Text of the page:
The whole Brian Williams story is getting, as they say, curiouser and curiouser.
Yesterday I mentioned a CNN report which seemed to corroborate at least part of Williams's account about what happened to him in Iraq in 2003, namely that the helicopter he was riding in had taken fire and had to land in the desert. Williams has spent years claiming publicly that his chopper was hit by a rocket-propelled grenade -- a story now being very heavily disputed -- but a pilot by the name of Rich Krell told CNN's Brian Stelter that he was flying Williams's helicopter and while they didn't take a hit from an RPG, they did come under small arms fire. That seemed to provide at least a tiny bit of wiggle room for Williams, allowing for the possibility that he simply embellished a little as opposed to making the whole story up.
But then both the New York Times and the New York Post published conflicting statements from other people who claimed to have been Williams's pilot in Iraq. Chris Simeone and Allan Kelly say that they were flying Williams, with Krell the pilot of the chopper directly in front of them, and that none of their aircraft took any fire at all. When Stelter learned of this he did the right thing as a journalist: he immediately contacted Rich Krell again and asked for clarification. In a piece published just a little while ago over at CNN's site, Stelter, saying that he wanted to show as much transparency as possible, walked readers through exactly how he came into contact with Krell, the steps he took to verify his identity, and Krell's response to the new reports.
Bottom line: Rich Krell is now walking back his own story, saying, "I'm questioning my memories." He says that he's trying to forget what happened in Iraq and Afghanistan and when he lets that entire memory back in "the nightmares come back with it." So what seemed to be a corroboration of at least part of Williams's story now appears not to be true. But the question remains: What is true at this point?
In the initial report Williams filed about the incident for NBC News in 2003, he never mentioned taking fire. He called what happened, “a close call in the skies over Iraq,” and said, “The Chinook ahead of us was almost blown out of the sky.” The question remains how far ahead of Williams that Chinook was. Simeone and Kelly say they and Williams were in their own two-aircraft formation at least 30 minutes behind the formation that was fired upon. They, along with other crew-members that day, say they've had a problem with Williams's account for years.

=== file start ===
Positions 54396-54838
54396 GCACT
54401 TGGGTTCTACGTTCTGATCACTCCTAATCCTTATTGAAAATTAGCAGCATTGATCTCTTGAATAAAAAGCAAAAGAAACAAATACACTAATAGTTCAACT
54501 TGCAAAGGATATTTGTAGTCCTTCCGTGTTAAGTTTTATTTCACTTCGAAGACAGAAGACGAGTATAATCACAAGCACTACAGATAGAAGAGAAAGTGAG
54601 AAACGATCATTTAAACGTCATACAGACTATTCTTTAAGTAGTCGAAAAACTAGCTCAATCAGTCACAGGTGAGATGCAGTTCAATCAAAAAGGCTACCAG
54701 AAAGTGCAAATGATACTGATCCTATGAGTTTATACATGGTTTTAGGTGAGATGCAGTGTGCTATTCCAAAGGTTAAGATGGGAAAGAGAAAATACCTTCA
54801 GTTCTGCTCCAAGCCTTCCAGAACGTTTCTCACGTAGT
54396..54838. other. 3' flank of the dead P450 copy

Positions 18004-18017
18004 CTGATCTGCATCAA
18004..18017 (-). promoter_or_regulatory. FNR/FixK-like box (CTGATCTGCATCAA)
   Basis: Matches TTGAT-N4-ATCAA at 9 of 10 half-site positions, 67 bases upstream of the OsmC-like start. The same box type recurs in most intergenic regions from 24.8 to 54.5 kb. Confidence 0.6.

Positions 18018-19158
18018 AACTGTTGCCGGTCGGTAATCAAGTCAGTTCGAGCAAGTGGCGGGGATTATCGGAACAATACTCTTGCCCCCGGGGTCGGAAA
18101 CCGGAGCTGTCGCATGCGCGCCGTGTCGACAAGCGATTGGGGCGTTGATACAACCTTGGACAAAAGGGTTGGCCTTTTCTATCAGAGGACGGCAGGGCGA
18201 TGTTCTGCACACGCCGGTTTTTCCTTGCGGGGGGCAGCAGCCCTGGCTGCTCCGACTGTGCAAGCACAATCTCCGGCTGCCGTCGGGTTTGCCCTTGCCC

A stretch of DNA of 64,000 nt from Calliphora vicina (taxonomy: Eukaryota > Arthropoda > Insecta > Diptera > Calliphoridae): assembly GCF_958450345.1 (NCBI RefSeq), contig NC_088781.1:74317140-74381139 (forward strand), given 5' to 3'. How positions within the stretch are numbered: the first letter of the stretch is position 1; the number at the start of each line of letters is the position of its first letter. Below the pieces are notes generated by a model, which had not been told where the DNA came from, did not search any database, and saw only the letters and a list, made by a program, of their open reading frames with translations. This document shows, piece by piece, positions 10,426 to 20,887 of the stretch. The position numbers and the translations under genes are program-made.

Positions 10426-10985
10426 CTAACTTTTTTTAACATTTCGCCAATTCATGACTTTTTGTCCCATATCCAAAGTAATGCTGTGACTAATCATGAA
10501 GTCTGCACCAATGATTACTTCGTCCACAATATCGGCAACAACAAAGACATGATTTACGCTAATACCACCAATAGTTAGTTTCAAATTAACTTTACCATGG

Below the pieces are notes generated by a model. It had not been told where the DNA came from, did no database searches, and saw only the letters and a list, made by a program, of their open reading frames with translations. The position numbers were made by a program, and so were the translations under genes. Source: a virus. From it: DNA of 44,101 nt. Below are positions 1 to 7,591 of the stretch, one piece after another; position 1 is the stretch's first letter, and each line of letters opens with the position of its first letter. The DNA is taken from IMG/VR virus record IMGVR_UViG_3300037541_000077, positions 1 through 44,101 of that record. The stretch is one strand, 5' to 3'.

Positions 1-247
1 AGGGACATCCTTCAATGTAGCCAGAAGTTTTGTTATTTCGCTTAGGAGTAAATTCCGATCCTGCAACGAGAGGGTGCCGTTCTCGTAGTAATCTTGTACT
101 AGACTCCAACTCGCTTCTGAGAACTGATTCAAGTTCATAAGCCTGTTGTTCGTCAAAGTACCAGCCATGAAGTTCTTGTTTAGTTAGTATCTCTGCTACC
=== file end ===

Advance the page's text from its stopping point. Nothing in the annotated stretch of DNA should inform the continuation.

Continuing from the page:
The Times talks to Joe Summerlin, who was reportedly part of the crew of the helo that was actually shot down, and he says he was angered by how Williams portrayed the incident back in 2003. Meanwhile Simeone describes being even more angered when he saw Williams tell David Letterman in 2013 that he'd actually been on the flight that was shot down. “When he was on the air on the Letterman show, I was going crazy,” he says to the Times. “I was thinking ‘This guy is such a liar and everyone believes it.’"
Good luck figuring out exactly what happened that day in 2003, but as the pieces stack up it certainly seems as if Williams not only embellished in the initial report he filed 12 years ago but continued to pile embellishment on top of embellishment as the years went on. Regardless of what eyewitness accounts say, video can track the evolution of what certainly appears to be a very big lie. It's still entirely possible that there's some kind of mind-trick explanation for at least part of what happened here, the same way Rich Krell suddenly seemed to realize that he can't trust his own memories, but that's an explanation that's not going to hold a lot of water with many people.
I'm still very much of the opinion that, as I wrote yesterday, Williams can overcome this and that NBC won't fire him. The network just announced that it's launching its own internal investigation but it kind of has to do that. If they've got Williams changing his story over the course of 12 years on NBC's air then that would, under normal circumstances, be enough to hang him. But again, while badly tarnished, Williams is still as of this moment far and away on top of the ratings pile. If the audience abandons him, then there will be no saving him, but if it doesn't -- if he can answer difficult questions, show a hell of a lot of humility, and somehow make this at least sort of right in the eyes of the viewers -- then NBC won't push him out.
Like I said yesterday, to NBC, ratings are credibility. They're all that matters.
UPDATE: As of Saturday 7th, Brian Williams announced via a memo to NBC staff that he will be taking himself off air temporarily, but does plan to return.